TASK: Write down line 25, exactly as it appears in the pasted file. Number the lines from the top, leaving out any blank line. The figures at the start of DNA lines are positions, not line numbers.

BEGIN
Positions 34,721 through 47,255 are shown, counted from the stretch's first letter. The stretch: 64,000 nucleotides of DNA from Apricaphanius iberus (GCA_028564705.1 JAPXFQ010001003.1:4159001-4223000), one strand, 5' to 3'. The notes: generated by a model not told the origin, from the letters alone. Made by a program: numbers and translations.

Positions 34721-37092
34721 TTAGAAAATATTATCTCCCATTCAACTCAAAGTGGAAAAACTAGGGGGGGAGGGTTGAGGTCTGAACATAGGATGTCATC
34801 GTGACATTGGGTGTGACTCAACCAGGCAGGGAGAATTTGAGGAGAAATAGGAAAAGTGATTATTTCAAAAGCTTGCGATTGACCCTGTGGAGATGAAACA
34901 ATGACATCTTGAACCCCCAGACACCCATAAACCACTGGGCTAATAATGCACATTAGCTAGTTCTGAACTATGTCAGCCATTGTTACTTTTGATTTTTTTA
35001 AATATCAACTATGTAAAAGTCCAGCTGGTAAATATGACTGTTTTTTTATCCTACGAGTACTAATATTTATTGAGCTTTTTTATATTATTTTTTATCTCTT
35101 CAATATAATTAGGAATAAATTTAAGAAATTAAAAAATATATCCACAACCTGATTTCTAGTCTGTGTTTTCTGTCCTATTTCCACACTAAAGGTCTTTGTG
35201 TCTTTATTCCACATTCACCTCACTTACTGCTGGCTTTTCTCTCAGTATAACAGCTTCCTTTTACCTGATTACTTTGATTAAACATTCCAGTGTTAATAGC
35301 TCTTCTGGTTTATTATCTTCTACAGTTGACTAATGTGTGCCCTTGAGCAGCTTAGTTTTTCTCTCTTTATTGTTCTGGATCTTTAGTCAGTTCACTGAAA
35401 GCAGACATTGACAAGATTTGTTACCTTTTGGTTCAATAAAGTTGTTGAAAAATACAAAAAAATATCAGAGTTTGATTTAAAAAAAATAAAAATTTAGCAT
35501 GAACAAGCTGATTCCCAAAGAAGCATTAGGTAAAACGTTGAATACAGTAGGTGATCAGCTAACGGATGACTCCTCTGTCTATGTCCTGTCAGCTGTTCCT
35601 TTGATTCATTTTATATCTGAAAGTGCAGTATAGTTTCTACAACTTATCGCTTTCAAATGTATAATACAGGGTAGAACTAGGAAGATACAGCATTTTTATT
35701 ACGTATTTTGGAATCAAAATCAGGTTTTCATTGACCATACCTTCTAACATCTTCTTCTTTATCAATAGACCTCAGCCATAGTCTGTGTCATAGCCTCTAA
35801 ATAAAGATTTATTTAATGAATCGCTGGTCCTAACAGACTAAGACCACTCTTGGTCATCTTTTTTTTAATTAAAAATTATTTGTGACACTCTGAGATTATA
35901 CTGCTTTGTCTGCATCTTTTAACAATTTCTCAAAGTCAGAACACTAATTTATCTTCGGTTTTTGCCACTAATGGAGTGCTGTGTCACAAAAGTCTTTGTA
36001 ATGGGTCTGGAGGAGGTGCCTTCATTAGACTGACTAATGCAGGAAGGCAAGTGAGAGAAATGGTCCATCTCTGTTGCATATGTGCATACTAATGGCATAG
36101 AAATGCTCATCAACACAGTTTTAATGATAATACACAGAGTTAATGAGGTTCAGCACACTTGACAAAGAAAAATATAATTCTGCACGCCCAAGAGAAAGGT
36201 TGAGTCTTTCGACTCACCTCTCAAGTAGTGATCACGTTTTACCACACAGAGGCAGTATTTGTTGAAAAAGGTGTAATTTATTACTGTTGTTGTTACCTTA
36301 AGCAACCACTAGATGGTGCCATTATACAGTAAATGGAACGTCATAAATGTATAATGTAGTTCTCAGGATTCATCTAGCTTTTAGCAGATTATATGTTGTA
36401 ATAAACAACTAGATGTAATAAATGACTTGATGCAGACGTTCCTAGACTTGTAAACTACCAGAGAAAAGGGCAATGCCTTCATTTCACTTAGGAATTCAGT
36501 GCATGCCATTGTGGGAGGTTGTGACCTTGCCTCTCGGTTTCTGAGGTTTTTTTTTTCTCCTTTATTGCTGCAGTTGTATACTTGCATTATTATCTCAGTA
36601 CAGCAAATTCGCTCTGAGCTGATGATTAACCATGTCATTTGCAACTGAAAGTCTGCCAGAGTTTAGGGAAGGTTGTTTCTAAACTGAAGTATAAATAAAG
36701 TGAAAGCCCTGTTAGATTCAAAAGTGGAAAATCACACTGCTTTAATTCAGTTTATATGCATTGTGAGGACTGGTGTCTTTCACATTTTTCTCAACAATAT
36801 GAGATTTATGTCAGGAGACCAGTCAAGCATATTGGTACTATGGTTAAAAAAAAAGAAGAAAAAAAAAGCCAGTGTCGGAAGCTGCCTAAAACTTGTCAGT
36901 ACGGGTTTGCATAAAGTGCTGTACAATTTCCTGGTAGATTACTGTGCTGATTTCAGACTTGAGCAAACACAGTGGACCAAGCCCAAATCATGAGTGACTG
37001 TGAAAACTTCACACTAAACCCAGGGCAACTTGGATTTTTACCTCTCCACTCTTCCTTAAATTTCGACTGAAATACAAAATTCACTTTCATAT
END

36901 ACGGGTTTGCATAAAGTGCTGTACAATTTCCTGGTAGATTACTGTGCTGATTTCAGACTTGAGCAAACACAGTGGACCAAGCCCAAATCATGAGTGACTG